Exponents
Exponents can make your math problems a lot easier to handle. Simply put, it is a shortcut for multiplying numbers over and over again.
Look at the following multiplication problem:
8 × 8 × 8 × 8 × 8 × 8
Instead of multiplying 8 six times by itself, we can just write 8
^{6} and it will mean the same thing.
When reading 8
^{6}, we say eight to the sixth power or eight to the power of six.
In a similar way,
12 × 12 × 12 × 12 × 12 × 12 × 12 × 12 × 12 × 12 = 12
^{10}
In 12
^{10}, 12 is called the base and 10 is called the exponent.
Other examples of exponents:
5
^{3} = 5 × 5 × 5
9
^{4} = 9 × 9 × 9 × 9
7
^{2} = 7 × 7
6
^{6} = 6 × 6 × 6 × 6 × 6 × 6 × 6
2
^{8} = 2 × 2 × 2 × 2 × 2 × 2 × 2 × 2
In general,
y^{n} = y × y × y × y ×...× y × y (n times)
In one of the examples above, it says 7
^{2} = 7 × 7
What would you say 7
^{1} is equal to?
For 7
^{2}, you wrote down 7 twice.
Therefore, for 7
^{1}, you will write down 7 once and of course there is no need to have a multiplication sign.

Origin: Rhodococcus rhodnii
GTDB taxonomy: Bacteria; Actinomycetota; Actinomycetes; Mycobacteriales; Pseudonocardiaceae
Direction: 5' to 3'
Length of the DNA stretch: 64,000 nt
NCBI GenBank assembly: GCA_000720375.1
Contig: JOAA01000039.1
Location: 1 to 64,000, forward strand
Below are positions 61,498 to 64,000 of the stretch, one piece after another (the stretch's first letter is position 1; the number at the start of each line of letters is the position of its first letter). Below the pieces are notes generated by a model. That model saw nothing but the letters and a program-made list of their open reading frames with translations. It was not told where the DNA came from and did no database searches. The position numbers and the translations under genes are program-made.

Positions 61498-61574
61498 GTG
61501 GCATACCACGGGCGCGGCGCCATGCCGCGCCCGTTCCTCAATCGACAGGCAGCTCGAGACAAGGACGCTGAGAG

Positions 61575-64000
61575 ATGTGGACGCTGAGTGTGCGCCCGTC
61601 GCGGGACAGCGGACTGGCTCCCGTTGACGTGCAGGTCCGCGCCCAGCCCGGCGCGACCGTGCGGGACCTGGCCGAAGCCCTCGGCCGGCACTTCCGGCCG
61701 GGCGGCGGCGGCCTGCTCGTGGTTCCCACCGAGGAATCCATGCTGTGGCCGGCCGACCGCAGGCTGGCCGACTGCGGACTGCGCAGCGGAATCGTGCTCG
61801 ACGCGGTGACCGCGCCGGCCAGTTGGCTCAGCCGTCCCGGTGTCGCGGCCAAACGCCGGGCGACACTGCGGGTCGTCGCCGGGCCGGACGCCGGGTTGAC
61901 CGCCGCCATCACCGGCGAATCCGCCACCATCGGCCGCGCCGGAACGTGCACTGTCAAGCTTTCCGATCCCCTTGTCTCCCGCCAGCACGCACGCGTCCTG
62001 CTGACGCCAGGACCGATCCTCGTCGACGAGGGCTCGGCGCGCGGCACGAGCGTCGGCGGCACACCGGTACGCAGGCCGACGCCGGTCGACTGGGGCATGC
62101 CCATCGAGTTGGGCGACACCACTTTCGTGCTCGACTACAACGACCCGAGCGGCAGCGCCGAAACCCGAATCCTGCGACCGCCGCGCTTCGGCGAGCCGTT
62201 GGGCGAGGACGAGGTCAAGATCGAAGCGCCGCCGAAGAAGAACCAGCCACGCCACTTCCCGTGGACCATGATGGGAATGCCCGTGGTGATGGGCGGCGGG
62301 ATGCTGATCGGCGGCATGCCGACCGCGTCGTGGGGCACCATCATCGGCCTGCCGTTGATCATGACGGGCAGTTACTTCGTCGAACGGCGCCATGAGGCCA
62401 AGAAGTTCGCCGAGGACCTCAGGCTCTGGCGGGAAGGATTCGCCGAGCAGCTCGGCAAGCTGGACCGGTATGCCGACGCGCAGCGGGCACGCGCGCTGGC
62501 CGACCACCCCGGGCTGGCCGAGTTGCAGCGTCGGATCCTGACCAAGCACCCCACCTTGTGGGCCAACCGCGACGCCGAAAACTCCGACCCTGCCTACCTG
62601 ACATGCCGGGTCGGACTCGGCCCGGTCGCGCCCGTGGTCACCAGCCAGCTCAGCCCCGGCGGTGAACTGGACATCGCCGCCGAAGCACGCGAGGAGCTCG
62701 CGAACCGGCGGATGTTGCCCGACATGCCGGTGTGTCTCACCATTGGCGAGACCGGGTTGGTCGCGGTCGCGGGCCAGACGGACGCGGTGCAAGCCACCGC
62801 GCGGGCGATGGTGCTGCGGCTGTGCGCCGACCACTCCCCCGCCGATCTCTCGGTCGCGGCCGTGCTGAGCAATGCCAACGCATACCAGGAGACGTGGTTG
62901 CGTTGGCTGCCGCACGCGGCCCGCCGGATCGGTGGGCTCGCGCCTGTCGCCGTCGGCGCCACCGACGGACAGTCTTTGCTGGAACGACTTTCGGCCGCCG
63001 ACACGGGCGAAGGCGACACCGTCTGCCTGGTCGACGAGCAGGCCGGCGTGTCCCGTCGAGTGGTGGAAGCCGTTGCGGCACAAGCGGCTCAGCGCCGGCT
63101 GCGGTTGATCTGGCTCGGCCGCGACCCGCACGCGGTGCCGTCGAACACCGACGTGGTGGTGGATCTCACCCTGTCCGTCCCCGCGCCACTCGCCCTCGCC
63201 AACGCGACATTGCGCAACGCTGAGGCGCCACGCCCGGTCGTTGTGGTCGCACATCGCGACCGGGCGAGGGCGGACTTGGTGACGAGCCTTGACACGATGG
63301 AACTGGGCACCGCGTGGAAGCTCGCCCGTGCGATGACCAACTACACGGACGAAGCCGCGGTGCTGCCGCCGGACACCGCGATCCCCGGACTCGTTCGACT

7
^{1} = 7
Common pitfalls to avoid when working with exponents:
What is 2
^{6} equals to?
Is it equal to 2 × 2 × 2 × 2 × 2 × 2 ?
Or is it equal to (2 × 2 × 2 × 2 × 2 × 2) ?
It is equal to (2 × 2 × 2 × 2 × 2 × 2) = (2
^{6}) =  64
However, (2)
^{6} is a different story.
(2)
^{6} = (2) × (2) × (2) × (2) × (2) × (2) =  ×  ×  ×  ×  ×  × 2 × 2 × 2 × 2 × 2 × 2
Notice that  ×  = +
So,  ×  ×  ×  ×  ×  × 2 × 2 × 2 × 2 × 2 × 2 = + × + × + × 2
^{6}
Note that + × + = +
(2)
^{6} = +2
^{6}
In (2)
^{6}, the exponent is even. Change it to any odd number and the answer will be negative.
(2)
^{7} = (2) × (2) × (2) × (2) × (2) × (2)× (2) =  ×  ×  ×  ×  ×  ×  × 2 × 2 × 2 × 2 × 2 × 2 × 2
 ×  ×  ×  ×  ×  ×  × 2 × 2 × 2 × 2 × 2 × 2 × 2 = + × + × + ×  × 2
^{7}
+ × + × + ×  × 2
^{7} = + ×  × 2
^{7}
Note that + ×  = 
+ ×  × 2
^{7} = 2
^{7}
Important observations about exponents:
 a^{n} is always negative.
 (a)^{n} is either negative or positive. It is positive if n is an even number. It is negative if n is an odd number.
 a^{n} is not always equal to (a)^{n}
 a^{n} may equal to (a)^{n} only when n is an odd number.
What if the base is a fraction?
When the base is a fraction it is common to use parentheses as shown below:
The above is also equal to
8
/
27
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